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TLO Restaurant Review: Ozzie’s Diner

A few weeks ago, TLO editor Patrick sent me a feverish text-message that Ozzie’s Diner, 1700 Lexington Ave. in Norman, had Indian Tacos, knowing full-well this invigorating news would arouse my Choctaw blood that almost continually craves beans and frybread, regardless of how many culinary revisionists tell me to feel otherwise.

The problem, as I soon found out, is that Ozzie’s only serves them on Monday and I, unfortunately, went on a Thursday.

Goshdarnit. Even though I whole-heartedly knew I wouldn’t be getting to experience their take on the Indian Taco today, I was still craving, at the very least, a rather large bowl of still-hot pinto beans and a few pieces of cornbread, if possible. That seems like a somewhat doable diner classic, right?

Finding a seat next to the fully-exposed window, there didn’t seem to be any planes flying or even taxiing to the runway today. Inside however, Ozzie’s was more than half-full, with a smiling contingency made up of mostly elderly retirees; they hung out in their probable regular sections, making somewhat suggestive comments to the waitress as the table laughed while she collected their breakfast dishes.

Meaningfully sipping my cup of coffee, I looked over the menu for one hot minute; their breakfast—which I hear is pretty good, natch—was long past. The lunch crowd was starting to shuffle in; it looked like they were loading up on noon-time eats like the Ozzie’s Burger—which contained a grilled frank—and the Roadhouse Chicken Fry—with plenty of gravy—to get them on through to the rest of their day.

But I knew what I wanted, and there it was, in a whimsical-enough font under the heading “Soup, Stew & Chili”: Beans and Cornbread ($4.69). Placing myself a frybread-less order, out of curiosity I also put in a request for a small side of their Fried Cabbage ($1.79), a heretofore unheard of, by me at least, style of cooking  up the leafy green specialty—it’s gotta be a Southern thing, right?

Eagerly watching the runway, waiting for the roar of a small-engine Cessna (I’ll admit it—I know nothing about planes) to go by, instead all I saw was a group of well-dressed people walk by my window, obviously on some sort of guided tour, collegiate maybe. The waitress poured me a refill of coffee as she brought me my helping of beans, along with a couple of firm cornbread muffins.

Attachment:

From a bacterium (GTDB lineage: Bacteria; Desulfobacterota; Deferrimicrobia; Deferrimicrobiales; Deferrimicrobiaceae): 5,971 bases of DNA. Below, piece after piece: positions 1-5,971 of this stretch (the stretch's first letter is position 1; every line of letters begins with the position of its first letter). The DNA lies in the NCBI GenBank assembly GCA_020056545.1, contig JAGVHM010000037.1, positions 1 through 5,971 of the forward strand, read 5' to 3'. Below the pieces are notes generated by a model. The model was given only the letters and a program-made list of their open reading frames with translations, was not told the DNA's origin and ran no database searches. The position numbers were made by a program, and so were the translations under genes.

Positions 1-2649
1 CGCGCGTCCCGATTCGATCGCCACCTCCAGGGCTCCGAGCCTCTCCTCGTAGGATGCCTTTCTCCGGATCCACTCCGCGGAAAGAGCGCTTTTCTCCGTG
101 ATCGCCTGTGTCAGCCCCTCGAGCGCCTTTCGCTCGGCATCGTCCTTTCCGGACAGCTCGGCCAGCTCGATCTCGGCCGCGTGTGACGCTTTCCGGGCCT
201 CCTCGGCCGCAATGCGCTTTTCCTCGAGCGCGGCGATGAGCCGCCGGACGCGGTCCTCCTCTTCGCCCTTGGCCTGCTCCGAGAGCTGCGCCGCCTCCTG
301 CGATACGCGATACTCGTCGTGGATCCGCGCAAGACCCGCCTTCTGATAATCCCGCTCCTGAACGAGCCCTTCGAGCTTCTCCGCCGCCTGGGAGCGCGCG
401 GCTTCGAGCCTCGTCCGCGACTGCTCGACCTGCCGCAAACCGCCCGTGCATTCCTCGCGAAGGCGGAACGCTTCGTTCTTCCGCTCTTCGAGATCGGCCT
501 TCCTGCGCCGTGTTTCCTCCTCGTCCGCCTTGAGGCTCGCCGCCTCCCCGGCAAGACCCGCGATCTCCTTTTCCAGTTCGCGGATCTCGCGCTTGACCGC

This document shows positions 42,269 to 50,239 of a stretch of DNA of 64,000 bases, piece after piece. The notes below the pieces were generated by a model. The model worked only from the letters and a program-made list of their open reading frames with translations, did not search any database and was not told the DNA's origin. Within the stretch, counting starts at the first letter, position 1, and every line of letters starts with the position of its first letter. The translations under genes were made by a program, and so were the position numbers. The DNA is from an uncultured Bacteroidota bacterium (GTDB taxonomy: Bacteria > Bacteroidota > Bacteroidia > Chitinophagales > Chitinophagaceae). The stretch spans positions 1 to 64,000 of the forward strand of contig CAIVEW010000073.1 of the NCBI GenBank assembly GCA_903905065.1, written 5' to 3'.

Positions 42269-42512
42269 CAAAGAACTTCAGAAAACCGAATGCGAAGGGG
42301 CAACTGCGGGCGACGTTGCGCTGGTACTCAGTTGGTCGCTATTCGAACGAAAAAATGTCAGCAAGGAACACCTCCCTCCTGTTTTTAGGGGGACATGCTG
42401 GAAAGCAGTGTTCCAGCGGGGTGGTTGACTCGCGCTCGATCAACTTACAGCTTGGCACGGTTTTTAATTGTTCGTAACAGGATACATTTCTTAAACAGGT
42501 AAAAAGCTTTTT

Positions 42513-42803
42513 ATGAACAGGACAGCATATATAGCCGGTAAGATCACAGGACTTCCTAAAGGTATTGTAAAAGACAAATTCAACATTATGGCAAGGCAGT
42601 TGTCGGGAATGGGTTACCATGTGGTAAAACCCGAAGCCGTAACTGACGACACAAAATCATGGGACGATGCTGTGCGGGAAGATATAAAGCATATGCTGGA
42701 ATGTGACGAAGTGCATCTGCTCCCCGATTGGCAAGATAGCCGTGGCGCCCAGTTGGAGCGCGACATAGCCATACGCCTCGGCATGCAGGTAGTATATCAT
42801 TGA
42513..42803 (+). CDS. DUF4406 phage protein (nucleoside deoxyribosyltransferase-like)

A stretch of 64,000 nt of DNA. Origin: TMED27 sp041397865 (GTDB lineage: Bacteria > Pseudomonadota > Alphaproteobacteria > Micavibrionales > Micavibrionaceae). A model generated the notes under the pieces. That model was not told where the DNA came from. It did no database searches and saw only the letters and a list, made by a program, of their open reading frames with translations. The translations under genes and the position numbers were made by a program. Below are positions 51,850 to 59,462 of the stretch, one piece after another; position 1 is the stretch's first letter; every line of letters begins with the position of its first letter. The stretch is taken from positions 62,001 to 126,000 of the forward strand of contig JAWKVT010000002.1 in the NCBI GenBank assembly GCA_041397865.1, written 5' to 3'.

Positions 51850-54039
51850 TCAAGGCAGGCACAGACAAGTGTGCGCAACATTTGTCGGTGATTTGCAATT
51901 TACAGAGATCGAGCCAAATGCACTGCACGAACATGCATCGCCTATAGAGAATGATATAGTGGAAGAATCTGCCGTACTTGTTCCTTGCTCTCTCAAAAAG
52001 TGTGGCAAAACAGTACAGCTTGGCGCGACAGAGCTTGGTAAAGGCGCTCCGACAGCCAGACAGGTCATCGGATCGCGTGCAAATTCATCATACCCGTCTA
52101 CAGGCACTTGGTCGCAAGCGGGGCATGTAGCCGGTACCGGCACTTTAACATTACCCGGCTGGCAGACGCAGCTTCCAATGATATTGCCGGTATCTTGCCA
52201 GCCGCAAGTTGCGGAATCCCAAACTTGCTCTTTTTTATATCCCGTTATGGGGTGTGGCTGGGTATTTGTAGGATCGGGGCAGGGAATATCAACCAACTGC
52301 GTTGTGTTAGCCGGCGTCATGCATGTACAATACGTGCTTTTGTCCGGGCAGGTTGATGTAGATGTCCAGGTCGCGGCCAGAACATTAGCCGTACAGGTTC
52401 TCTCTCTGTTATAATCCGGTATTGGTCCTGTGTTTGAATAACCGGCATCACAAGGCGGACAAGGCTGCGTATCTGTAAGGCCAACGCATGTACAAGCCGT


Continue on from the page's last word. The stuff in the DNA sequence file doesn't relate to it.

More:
Solidly pinto and simmered in its own juices, the bowl was accompanied with a secondary smaller bowl, full of onions and jalapenos, which I promptly mixed into the beans, stirring it around with my spoon for a thicker consistency. After taking a test-bite out of one of the homemade corn muffins, I crushed them delicately in my fist and gently sprinkled the refuse on top of the beans, something my father used to do and, so, now I do.

With every large spoonful of that notorious elixir, the unfettered heat of the jalapenos and full-bodied brazenness of the white onions perfectly complimented the rich slow-cooked vibrato of the pintos, living up to every mental expectation that had been rolling around in my Indigenous mind since this morning, absolutely satiating the want and need I’ve had for slow-cooked beans.

Additionally, it was kind of captivating how the ol’ flat-top in back really brought out the greasy earthiness of the cabbage. The drippings from the day’s breakfast meats were basted directly into the soggy leaves, judiciously creating an obnoxiously wonderful way to eat this vegetable and plenty of it. While I truly hope that the South in itself will never rise again, hopefully Southern cooking will continue to reign supreme for many years to come.

And while I didn’t see a single plane the whole time I was at Ozzie’s Diner—that’s 0 for 2 with me and runway diners—this frijole-fortified lunch was more than enough rarified Mexican jet-fuel to fulfill my somewhat erotic desire for an Indian Taco, at least for a few more weeks worth of dietary abstainment. Cómpralo ya!


Follow Louis on Twitter at @LouisFowler and Instagram at @louisfowler78.

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